This study will be of great benefit to the health sector and its officials as the benefits of using ITNs and the control of malaria will be discussed. It will also be of great importance to the media industry as it will show its standing and its impacts on anti-malaria campaign with the aim of encouraging them to broadcast more content related to malaria awareness. The result of the study will be beneficial to the society as it will show the effects of using ITNs hence would enable masses to adjust lifestyle that exposes them malaria disease. Empirically, the study will contribute to the body of knowledge and serve as reference to scholars and student who wishes to conduct further studies in related field.


This study will be carried out in selected communities in Abia state. This study will be looking at the assessment of mass media malaria messages and its impact on the use of insecticide-treated bed nets among residents of Aba North Local Government, Abia State.The study will further access the attitude of Abia resident towards using Insecticide Treated Net.The study is however delimited Osisioma Ngwa Local government resident in Abia State.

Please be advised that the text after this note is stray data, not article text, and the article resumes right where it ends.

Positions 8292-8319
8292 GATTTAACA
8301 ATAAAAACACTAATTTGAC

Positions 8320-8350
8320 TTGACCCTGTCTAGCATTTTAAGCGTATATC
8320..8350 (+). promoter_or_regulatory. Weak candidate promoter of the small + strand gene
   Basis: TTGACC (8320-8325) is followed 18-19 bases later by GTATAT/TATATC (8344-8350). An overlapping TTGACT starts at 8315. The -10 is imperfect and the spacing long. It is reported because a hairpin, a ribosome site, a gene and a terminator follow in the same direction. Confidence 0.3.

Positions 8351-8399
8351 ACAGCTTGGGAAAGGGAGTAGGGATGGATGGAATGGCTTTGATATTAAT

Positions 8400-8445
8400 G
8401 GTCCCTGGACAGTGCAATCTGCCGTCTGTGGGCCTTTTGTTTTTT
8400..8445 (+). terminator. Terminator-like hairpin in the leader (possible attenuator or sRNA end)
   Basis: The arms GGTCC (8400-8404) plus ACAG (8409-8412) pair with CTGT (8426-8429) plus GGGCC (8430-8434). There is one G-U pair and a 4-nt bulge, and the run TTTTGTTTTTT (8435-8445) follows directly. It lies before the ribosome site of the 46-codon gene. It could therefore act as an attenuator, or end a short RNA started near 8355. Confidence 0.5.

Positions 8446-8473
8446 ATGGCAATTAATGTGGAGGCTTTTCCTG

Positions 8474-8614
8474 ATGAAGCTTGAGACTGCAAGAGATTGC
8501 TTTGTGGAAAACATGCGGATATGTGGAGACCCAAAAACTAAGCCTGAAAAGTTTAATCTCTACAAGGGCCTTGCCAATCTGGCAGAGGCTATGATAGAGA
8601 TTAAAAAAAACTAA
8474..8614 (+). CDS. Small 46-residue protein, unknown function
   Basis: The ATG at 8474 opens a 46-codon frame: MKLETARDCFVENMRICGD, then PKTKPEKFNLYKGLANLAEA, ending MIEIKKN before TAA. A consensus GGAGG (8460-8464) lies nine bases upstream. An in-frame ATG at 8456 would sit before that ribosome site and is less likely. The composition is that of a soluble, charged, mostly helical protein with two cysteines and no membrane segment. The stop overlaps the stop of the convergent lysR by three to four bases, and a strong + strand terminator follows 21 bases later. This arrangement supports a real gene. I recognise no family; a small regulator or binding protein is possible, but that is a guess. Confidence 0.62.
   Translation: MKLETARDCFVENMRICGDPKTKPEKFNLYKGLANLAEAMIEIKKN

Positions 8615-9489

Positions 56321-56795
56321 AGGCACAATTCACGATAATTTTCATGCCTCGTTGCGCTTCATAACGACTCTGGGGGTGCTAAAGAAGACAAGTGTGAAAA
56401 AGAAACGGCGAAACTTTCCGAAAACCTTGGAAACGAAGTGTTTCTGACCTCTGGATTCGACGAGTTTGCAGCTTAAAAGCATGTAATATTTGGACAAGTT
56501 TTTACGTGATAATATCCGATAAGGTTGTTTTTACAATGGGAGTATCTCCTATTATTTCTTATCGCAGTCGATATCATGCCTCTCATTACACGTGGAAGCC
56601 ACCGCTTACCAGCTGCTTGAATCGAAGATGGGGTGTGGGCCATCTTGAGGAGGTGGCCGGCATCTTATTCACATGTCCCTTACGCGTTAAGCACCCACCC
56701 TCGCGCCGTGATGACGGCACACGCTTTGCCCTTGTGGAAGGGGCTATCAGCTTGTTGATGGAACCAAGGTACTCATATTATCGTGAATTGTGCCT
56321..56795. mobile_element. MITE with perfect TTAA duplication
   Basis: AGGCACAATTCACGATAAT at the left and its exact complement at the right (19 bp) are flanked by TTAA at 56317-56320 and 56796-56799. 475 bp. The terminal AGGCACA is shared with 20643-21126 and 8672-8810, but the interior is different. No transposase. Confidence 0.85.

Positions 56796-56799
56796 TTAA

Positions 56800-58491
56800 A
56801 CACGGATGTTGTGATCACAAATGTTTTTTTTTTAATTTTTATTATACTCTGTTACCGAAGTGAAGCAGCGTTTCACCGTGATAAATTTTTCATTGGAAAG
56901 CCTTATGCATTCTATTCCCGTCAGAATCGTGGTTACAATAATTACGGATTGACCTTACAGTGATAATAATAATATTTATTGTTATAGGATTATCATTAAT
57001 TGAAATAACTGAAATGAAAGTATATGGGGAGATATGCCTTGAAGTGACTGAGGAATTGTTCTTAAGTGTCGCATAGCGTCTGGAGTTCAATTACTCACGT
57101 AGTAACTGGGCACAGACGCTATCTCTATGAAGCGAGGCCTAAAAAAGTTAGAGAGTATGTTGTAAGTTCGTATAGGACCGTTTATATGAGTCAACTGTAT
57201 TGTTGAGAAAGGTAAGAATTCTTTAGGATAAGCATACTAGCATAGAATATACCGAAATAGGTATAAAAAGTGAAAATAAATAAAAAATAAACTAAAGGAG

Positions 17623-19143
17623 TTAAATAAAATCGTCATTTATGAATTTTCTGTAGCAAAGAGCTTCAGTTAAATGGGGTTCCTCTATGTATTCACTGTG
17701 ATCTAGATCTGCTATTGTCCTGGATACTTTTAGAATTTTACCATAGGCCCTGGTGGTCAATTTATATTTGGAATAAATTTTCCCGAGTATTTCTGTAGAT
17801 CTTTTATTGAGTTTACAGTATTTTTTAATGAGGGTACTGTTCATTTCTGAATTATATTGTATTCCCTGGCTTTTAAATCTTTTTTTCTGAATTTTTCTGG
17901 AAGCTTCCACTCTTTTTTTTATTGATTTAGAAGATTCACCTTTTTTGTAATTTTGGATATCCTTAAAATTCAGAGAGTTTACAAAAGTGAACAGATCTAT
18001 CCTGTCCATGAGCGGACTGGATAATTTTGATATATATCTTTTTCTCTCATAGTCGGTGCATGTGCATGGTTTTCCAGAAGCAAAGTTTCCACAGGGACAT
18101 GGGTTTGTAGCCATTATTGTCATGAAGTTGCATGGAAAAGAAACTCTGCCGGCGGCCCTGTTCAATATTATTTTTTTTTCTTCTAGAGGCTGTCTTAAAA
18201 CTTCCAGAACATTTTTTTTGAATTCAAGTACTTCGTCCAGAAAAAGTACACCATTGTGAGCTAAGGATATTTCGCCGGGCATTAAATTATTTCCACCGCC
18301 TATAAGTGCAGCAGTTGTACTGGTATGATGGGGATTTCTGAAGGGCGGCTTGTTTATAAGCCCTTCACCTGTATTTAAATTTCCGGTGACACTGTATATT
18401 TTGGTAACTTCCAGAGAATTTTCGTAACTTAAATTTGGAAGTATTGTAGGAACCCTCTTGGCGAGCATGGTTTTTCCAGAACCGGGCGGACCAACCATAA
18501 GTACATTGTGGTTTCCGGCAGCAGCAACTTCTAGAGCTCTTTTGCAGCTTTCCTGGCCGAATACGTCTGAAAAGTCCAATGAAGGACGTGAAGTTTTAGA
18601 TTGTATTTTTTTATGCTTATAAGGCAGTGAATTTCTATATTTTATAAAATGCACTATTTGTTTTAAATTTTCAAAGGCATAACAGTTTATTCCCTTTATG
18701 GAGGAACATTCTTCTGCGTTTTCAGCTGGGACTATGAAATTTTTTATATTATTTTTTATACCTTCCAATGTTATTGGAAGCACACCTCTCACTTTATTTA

This research will be limited to residents of Aba North Local Government Area of Abia State and as such the results of this study cannot be applied outside of this area. This study will only be focusing on mass media campaign and the use of ITNs. It will not be focusing on any kind of anti-malaria campaign.

During the course of this research, financial constraints were encountered. This serves as a limitation to this study.


Mass media: technology that is intended to reach a mass audience

Malaria: an intermittent and remittent fever caused by a protozoan parasite which invades the red blood cells and is transmitted by mosquitoes in many tropical and subtropical regions.

Messages: a verbal, written, or recorded communication sent to or left for a recipient who cannot be contacted directly

Impact: a marked effect or influence

Insecticide: a substance used for killing the insects

Residents: a person who lives in a place permanently or long term basis.




Adefioye, O. A. Adeyeba, W. O. Hassan, and O. A. Oyeniran, “Prevalence of malaria parasite infection among pregnant.